 P(~c|d) 1/4 * (2/9)3 * 2/9 * 2/9
≈ 0.0001
Naïve Bayes Text Classification

Naïve Bayes algorithm – training phase.
TrainMultinomialNB(C, D)
V  ExtractVocabulary(D)
N  CountDocs(D)
for each c in C
Nc  CountDocsInClass(D, c)
prior[c]  Nc / Count(C)
textc  TextOfAllDocsInClass(D, c)
for each t in V
Ftc  CountOccurrencesOfTerm(t, textc)
for each t in V
condprob[t][c]  (Ftc+1) / ∑(Ft’c+1)
return V, prior, condprob
Slide from Chien Chin Chen
Naïve Bayes Text Classification

Naïve Bayes algorithm – testing phase.
ApplyMultinomialNB(C, V, prior, condProb, d)
W  ExtractTokensFromDoc(V, d)
for each c in C
score[c]  log prior[c]
for each t in W
score[c] += log condprob[t][c]
return argmaxcscore[c]
Slide from Chien Chin Chen
Evaluating Categorization

Evaluation must be done on test data that are
independent of the training data
 usually a disjoint set of instances

Classification accuracy: c/n where n is the total
number of test instances and c is the number of
test instances correctly classified by the system.
 Adequate if one class per document

Results can vary based on sampling error due to
different training and test sets.
 Average results over multiple training and test sets
(splits of the overall data) for the best results.
Slide from Chris Manning
Measuring Performance
Precision vs. Recall of
Good (non-spam) Email

Precision =
good messages kept
all messages kept

Recall =
good messages kept
all good messages
Precision
100%
75%
50%
25%
0%
0%
25%
50%
Recall
75%
100%
Trade off precision vs. recall by setting threshold
Measure the curve on annotated dev data (or test data)
Choose a threshold where user is comfortable
Slide from Jason Eisner
Measuring Performance
Precision vs. Recall of
Good (non-spam) Email
Precision
100%
75%
OK for search
engines (maybe)
high threshold:
all we keep is good,
but we don’t keep much
would prefer to
be here!
50%
point where
low threshold:
precision=recall keep all the good stuff,
25% (often reported)
but a lot of the bad too
0%
0%
25%
50%
Recall
75%
100%
OK for spam
filtering and
legal search
Slide from Jason Eisner
More Complicated Cases of Measuring Performance

For multi-way classifiers:
 Average accuracy (or precision or recall) of 2-way
distinctions: Sports or not, News or not, etc.
 Better, estimate the cost of different kinds of errors
• e.g., how bad is each of the following?
– putting Sports articles in the News section
– putting Fashion articles in the News section
– putting News articles in the Fashion section

For
• Now tune system to minimize total cost
Which articles are most Sports-like?
ranking systems: Which articles / webpages most relevant?
 Correlate with human rankings?
 Get active feedback from user?
 Measure user’s wasted time by tracking clicks?
Slide from Jason Eisner
Training size
The more the better! (usually)
 Results for text classification*

*From: Improving the Performance of Naive Bayes for Text Classification, Shen and Yang, Slide from Nakov/Hearst/Rosario
Training size
*From: Improving the Performance of Naive Bayes for Text Classification, Shen and Yang, Slide from Nakov/Hearst/Rosario
Training size
*From: Improving the Performance of Naive Bayes for Text Classification, Shen and Yang, Slide from Nakov/Hearst/Rosario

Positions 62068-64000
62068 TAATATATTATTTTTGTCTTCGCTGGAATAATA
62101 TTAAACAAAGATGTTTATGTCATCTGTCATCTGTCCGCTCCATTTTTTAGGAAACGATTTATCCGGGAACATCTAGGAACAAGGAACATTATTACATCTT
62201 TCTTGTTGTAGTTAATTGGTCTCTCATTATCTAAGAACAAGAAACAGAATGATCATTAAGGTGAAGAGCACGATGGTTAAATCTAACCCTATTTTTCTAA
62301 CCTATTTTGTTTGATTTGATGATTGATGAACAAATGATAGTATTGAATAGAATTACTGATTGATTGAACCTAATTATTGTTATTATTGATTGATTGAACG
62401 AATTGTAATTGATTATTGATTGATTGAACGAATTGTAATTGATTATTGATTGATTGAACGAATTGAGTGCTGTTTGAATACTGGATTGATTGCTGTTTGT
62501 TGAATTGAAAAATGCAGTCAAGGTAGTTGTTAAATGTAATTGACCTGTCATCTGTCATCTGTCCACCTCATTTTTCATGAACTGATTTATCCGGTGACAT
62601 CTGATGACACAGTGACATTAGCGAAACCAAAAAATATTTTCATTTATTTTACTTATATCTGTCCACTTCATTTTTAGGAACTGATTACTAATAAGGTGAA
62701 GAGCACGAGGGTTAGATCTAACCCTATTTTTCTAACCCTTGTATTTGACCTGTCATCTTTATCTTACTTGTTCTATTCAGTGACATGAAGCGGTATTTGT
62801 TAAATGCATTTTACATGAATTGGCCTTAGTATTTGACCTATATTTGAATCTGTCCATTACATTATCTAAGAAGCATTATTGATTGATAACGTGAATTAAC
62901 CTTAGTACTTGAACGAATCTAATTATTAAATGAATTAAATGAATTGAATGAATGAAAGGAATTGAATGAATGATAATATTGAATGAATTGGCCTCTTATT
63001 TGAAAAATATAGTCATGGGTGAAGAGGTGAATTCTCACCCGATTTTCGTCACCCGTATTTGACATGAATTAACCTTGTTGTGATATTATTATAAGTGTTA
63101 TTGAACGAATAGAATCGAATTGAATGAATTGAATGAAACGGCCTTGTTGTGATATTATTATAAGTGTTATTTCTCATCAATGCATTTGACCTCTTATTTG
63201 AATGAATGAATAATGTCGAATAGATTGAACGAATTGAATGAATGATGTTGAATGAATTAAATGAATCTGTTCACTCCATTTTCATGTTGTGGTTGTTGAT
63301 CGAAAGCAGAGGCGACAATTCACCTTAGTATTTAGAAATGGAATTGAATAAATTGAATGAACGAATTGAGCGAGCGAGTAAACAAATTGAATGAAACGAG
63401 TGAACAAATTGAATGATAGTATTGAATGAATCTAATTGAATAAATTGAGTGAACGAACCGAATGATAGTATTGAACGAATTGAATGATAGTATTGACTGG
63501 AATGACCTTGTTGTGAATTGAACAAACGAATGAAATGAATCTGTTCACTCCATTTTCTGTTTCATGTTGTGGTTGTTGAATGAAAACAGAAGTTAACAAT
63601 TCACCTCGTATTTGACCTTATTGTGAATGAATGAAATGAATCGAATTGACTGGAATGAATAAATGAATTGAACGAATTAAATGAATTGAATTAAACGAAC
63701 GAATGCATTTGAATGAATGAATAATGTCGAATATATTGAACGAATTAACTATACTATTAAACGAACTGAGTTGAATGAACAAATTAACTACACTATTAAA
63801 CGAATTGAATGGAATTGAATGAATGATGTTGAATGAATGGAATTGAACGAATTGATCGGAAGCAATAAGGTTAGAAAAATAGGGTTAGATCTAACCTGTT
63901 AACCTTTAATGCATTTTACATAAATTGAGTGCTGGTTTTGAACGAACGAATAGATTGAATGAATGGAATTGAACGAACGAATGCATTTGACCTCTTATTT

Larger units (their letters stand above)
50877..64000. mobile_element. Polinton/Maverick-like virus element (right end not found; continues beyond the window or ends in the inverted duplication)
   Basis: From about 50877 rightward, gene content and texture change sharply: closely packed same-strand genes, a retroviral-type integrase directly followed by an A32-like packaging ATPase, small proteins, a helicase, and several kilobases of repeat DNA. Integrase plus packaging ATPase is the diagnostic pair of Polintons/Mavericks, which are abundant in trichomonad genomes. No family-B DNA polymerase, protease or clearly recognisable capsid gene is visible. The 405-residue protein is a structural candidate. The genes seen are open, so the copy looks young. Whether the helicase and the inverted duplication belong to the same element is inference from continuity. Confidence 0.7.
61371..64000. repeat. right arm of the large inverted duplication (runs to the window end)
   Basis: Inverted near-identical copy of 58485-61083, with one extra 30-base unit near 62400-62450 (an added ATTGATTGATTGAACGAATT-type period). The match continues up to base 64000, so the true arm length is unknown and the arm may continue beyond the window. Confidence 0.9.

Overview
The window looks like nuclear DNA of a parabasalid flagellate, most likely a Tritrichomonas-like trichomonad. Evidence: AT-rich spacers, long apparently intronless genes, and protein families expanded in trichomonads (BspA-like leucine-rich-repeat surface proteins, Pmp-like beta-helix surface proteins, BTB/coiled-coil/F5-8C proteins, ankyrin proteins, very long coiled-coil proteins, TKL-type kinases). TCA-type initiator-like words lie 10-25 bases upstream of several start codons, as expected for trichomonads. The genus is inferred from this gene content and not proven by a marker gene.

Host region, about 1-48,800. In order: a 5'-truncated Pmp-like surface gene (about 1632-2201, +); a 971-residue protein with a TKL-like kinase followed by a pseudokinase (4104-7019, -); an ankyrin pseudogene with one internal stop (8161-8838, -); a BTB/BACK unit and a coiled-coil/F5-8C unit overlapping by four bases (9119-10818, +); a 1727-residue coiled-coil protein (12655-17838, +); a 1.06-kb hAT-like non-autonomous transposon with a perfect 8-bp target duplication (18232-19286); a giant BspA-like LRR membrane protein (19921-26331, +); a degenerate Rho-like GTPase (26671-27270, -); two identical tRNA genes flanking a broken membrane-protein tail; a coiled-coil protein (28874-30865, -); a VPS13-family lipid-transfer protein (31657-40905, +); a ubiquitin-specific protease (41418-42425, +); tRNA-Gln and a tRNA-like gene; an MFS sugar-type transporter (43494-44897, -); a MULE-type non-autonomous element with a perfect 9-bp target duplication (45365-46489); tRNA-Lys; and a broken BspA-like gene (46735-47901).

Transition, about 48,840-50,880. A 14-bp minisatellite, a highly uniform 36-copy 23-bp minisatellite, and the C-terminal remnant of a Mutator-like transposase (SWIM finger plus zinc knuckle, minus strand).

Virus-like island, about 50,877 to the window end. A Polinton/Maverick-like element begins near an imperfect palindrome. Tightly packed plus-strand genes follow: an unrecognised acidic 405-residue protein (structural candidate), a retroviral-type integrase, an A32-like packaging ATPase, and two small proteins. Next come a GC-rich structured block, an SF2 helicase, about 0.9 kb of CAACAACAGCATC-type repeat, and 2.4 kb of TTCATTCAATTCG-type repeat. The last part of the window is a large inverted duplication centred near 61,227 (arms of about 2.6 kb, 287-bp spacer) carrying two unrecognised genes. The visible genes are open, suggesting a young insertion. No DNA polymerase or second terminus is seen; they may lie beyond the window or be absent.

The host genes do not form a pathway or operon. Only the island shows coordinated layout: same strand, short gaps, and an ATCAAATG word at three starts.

Training Size

Author identification
Authorship Attribution a Comparison Of Three Methods, Matthew Care, Slide from Nakov/Hearst/Rosario
Violation of NB Assumptions
Conditional independence
 “Positional independence”
 Examples?

Slide from Chris Manning
Naïve Bayes is Not So Naïve

Naïve Bayes: first and second place in KDD-CUP 97
competition, among 16 (then) state of the art algorithms
Goal: Financial services industry direct mail response prediction model:
Predict if the recipient of mail will actually respond to the advertisement
– 750,000 records.

Robust to Irrelevant Features
Irrelevant Features cancel each other without affecting results
Instead Decision Trees can heavily suffer from this.

Very good in domains with many equally important features
Decision Trees suffer from fragmentation in such cases – especially if
little data

A good dependable baseline for text classification (but not the
best)!
Slide from Chris Manning
Naïve Bayes is Not So Naïve

Optimal if the Independence Assumptions
hold:
If assumed independence is correct, then it is the Bayes Optimal
Classifier for problem

Very Fast:
Learning with one pass of counting over the data; testing linear in
the number of attributes, and document collection size
Low Storage requirements
 Online Learning Algorithm

Can be trained incrementally, on new examples
SpamAssassin

Naïve Bayes widely used in spam filtering
 Paul Graham’s A Plan for Spam
• A mutant with more mutant offspring...
 Naive Bayes-like classifier with weird parameter
estimation
 But also many other things: black hole lists, etc.

Many email topic filters also use NB classifiers
Slide from Chris Manning
SpamAssassin Tests














Mentions Generic Viagra
Online Pharmacy
No prescription needed
Mentions millions of (dollar) ((dollar) NN,NNN,NNN.NN)
Talks about Oprah with an exclamation!
Phrase: impress ... girl
From: starts with many numbers
Subject contains "Your Family”
Subject is all capitals
HTML has a low ratio of text to image area
One hundred percent guaranteed
Claims you can be removed from the list
'Prestigious Non-Accredited Universities'
http://spamassassin.apache.org/tests_3_3_x.html
Naïve Bayes: Word Sense Disambiguation





w
s1, …, sK
v1, …, vJ
P(sj)
P(vj|sk)
an ambiguous word
senses for word w
words in the context of w
prior probability of sense sj
probability that word vj occurs in context of sense sk
P ( sk ) 
C ( sk )
C ( w)
P (v j | s k ) 
C (v j , s k )
C ( sk )
s  argmax P ( sk ) P (v j | sk )
sk
vj